"Even these apples look fake, but at least they have stars on them."
--Mr. Fox, The Fantastic Mr. Fox
There weren't very many perfect movies made in 2009. A perfect movie is a hard thing to come by in general, but this year it seemed there were more people than usual aiming for perfection and just barely failing to get there. It had me disappointed for a while--for most of the year I scoffed when anyone claimed it was a great year for cinema, and saw every new movie with high hopes that inevitably went unmet. But when it came time to put together this list, and I got to look back at all the movies that moved me or thrilled me in some way, I was amazed at how many were genuine, ballsy attempts at greatness that came close enough to be wonderful all on their own.
It's not that my top 10 movies are artificial, like the apples in Fantastic Mr. Fox
, or that they're spangled with stars in an attempt to mask their flaws. It's more like they're not what I was expecting, but once I had them, they were exactly what I needed after all. A bunch of mediocre movies strung among some great ones makes for a good moviegoing year, sure, but when there are this many almost-great ones to feast upon? That really is, well, kind of fantastic.
1. Inglourious Basterds
For the first time in his career, Quentin Tarantino got me. His sprawling, over-the-top Nazi-era epic, with all its delectable side characters, extended dialogue sequences and flashy editing, was an unending treat for moviegoers of every kind, an assembly of everything exciting and lovable about the medium in all of history. It's not necessarily how it all fits together as a whole, but the individual scenes-- the farmhouse interrogation, the underground pub scene, Shosanna burning down the theater-- that will doubtlessly be studied by film students for years. Tarantino loves film perhaps more than anyone living, and for the first time, he's shared that love completely with us.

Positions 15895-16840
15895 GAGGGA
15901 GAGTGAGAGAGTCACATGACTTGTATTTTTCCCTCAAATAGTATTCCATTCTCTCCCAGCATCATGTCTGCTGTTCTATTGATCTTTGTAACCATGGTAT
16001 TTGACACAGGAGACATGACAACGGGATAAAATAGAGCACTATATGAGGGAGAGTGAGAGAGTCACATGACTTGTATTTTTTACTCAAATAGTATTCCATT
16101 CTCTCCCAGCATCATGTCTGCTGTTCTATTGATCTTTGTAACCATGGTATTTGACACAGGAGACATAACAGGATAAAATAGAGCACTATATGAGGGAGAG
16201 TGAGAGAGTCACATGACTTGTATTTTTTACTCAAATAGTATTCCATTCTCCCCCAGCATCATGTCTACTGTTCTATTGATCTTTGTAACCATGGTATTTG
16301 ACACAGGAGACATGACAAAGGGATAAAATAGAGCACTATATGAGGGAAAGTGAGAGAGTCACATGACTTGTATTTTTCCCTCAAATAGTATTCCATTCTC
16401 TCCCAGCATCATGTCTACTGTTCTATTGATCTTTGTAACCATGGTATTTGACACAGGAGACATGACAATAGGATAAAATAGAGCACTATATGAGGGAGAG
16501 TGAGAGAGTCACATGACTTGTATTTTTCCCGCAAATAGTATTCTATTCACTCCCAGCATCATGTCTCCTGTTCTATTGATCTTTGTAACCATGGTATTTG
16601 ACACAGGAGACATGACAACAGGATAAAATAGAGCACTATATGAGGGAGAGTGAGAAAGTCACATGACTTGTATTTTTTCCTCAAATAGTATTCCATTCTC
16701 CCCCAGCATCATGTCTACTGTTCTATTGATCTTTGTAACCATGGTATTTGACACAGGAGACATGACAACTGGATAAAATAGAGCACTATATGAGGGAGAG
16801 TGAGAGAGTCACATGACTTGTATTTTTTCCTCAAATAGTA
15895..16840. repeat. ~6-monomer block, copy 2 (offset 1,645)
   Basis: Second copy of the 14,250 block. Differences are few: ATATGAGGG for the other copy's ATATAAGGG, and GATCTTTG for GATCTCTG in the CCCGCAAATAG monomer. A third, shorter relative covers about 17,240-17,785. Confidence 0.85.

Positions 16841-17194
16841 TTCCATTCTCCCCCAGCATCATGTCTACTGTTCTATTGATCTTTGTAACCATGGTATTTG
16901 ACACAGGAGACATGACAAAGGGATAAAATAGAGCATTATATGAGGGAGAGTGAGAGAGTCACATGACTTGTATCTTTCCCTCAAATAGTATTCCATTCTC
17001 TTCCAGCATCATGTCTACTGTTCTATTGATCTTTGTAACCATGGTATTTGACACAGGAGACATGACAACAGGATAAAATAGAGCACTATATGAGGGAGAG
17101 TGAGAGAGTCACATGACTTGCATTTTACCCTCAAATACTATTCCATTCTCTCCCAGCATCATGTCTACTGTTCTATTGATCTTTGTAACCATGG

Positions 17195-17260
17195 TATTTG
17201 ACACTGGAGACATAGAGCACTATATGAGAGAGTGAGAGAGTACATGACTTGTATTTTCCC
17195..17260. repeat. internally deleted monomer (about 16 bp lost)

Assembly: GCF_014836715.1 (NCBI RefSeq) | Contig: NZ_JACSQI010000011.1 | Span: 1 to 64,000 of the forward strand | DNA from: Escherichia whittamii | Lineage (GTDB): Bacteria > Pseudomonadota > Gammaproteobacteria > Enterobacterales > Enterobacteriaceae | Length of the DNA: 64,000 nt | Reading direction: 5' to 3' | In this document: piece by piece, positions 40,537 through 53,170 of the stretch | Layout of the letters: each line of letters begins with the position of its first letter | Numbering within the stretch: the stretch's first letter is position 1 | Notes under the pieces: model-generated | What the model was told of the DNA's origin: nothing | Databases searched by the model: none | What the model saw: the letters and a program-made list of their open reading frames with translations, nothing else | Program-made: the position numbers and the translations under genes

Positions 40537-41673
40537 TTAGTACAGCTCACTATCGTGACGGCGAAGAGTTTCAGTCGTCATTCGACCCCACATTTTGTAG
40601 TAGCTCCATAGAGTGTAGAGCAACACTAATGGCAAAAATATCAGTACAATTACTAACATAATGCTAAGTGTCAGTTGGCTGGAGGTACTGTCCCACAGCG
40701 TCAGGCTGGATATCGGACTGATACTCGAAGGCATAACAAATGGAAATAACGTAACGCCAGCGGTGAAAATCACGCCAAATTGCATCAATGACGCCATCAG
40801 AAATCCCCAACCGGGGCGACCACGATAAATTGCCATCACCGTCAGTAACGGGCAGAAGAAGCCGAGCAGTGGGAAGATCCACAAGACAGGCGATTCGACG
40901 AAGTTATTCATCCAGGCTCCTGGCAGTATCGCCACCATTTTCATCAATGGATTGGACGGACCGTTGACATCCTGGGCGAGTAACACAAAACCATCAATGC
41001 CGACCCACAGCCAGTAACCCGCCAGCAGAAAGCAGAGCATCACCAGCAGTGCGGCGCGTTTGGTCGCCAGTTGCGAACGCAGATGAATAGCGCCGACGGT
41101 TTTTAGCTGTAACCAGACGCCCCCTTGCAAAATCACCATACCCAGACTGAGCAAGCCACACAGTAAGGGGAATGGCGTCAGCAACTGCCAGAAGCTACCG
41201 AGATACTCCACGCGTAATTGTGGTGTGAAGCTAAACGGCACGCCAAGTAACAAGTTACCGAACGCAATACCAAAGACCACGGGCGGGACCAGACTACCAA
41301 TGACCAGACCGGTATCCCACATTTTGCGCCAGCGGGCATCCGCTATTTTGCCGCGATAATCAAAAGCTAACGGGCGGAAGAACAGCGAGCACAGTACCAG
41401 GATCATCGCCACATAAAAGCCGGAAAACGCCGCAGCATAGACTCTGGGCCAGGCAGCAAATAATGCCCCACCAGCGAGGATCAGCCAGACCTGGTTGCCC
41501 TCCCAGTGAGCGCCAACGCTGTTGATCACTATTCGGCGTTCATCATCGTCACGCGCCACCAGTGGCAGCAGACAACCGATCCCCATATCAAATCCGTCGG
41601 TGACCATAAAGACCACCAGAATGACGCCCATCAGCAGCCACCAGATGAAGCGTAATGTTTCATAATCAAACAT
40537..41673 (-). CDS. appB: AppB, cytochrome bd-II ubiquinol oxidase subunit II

Shosanna breaks for one moment after a tense lunch with Hans Landa.
In their yearly effort to outdo themselves and everyone around them, Pixar turned a classic adventure story into a meditation on aging, loss, and the ability to find love and satisfaction where you don't expect it. Carl Fredericksen isn't the bravest or most rugged hero we've ever seen in the movies, but despite the fact that he's made entirely of pixels, he's achingly human
. With the comedy coming from Dug the talking dog and the pathos from fatherless Russell, Up
is both exquisitely entertaining and brutally honest about the heartbreak life can offer. Yes, they did it again.
"I was hiding under your porch because I love you!"
3. In the Loop
War is gruesome and cruel and horrible, but it's also caused by doughy bureaucrats in ugly offices, and selfish go-getters who would sell out their idol or their best friend to get their name on a meaningless piece of paper. And when you're looking at it from that angle, war can be hilarious. Armando Iannucci's farce is so hysterically funny and fast-paced that lines about thousands of dead soldiers go by in a blink, and yet at the end, when these smart and horrible characters are left with blood on their hands and nothing to show for it, the toll feels very real. It's a Dr. Strangelove
-level satire for the Iraq era, and the funniest and smartest movie of the year by miles.
The Scottish political operative (Peter Capaldi) and the American general (James Gandolfini) finally come face to face, and the expletives fly like rain.
4. Star Trek
"It's the kind of blockbuster that makes you glad movies exist," I wrote when I reviewed Star Trek
at the beginning of the summer. As the year trudged on past endless, soulless effects spectacles I missed Star Trek
all the more, until around August I finally realized that what I felt for Star Trek
wasn't just a childlike glee, but a deep, unwavering love. The script is flawed and the lens flares are a little too much, but no film this year made movies feel so magical or so fun. For sheer audacity and energy and cleverness, nothing beat Star Trek
The Enterprise comes together for the first time to disable the drill boring into Vulcan.
5. A Serious Man
There's a lot I don't understand about this movie, from the odd parable at the beginning to the apparently crucial cultural importance of F-Troop
. But the Coens, in taking their nihilistic bent once again and applying it to a strange, under-explored corner of America, have created a perfectly inscrutable and curious study about suffering and patience and what it all might mean. Does the movie conclude that God is vengeful, that God doesn't care about the meaningless actions of people like Larry Gopnik, or is there no God at all? The Coens are going to let you figure that one out for yourself, but watching them lead you to the question is worth not getting any answers.